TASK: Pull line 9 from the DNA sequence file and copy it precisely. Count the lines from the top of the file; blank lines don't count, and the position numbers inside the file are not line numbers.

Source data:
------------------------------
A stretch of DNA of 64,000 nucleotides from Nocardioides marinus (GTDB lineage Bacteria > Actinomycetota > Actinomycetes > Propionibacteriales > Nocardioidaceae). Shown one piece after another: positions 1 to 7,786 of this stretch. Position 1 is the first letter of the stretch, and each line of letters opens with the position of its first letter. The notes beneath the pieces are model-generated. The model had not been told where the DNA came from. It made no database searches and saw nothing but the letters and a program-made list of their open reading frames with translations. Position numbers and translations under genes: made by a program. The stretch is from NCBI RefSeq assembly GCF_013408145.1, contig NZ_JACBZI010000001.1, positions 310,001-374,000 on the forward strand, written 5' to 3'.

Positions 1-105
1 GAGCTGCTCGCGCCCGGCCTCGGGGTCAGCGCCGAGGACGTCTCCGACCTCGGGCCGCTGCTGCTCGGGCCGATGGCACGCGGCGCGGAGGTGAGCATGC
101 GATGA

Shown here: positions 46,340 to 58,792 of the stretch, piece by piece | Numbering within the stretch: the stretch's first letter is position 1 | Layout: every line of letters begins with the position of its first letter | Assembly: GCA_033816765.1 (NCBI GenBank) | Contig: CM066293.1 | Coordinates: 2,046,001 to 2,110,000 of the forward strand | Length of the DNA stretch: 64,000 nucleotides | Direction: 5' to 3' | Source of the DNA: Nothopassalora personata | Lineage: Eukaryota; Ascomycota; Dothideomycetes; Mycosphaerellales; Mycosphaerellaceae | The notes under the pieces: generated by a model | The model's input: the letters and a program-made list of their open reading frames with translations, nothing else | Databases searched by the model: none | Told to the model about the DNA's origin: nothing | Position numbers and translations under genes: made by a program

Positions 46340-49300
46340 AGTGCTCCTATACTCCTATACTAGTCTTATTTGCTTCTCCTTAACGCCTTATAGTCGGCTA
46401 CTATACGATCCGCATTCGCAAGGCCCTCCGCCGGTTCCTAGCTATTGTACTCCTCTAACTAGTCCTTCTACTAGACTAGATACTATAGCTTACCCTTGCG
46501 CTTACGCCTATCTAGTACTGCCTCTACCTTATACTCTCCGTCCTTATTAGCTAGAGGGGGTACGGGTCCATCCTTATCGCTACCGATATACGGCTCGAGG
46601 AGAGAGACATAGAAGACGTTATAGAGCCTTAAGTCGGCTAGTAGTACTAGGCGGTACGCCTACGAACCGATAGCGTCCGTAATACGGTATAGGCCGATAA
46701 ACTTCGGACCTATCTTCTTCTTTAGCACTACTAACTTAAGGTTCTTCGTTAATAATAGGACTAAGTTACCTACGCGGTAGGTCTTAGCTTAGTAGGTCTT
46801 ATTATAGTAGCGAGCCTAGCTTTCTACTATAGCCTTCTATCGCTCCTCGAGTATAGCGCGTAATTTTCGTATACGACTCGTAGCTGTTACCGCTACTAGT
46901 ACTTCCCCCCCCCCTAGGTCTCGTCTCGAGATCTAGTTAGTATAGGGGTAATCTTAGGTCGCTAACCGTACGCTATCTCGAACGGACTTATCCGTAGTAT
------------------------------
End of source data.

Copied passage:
46501 CTTACGCCTATCTAGTACTGCCTCTACCTTATACTCTCCGTCCTTATTAGCTAGAGGGGGTACGGGTCCATCCTTATCGCTACCGATATACGGCTCGAGG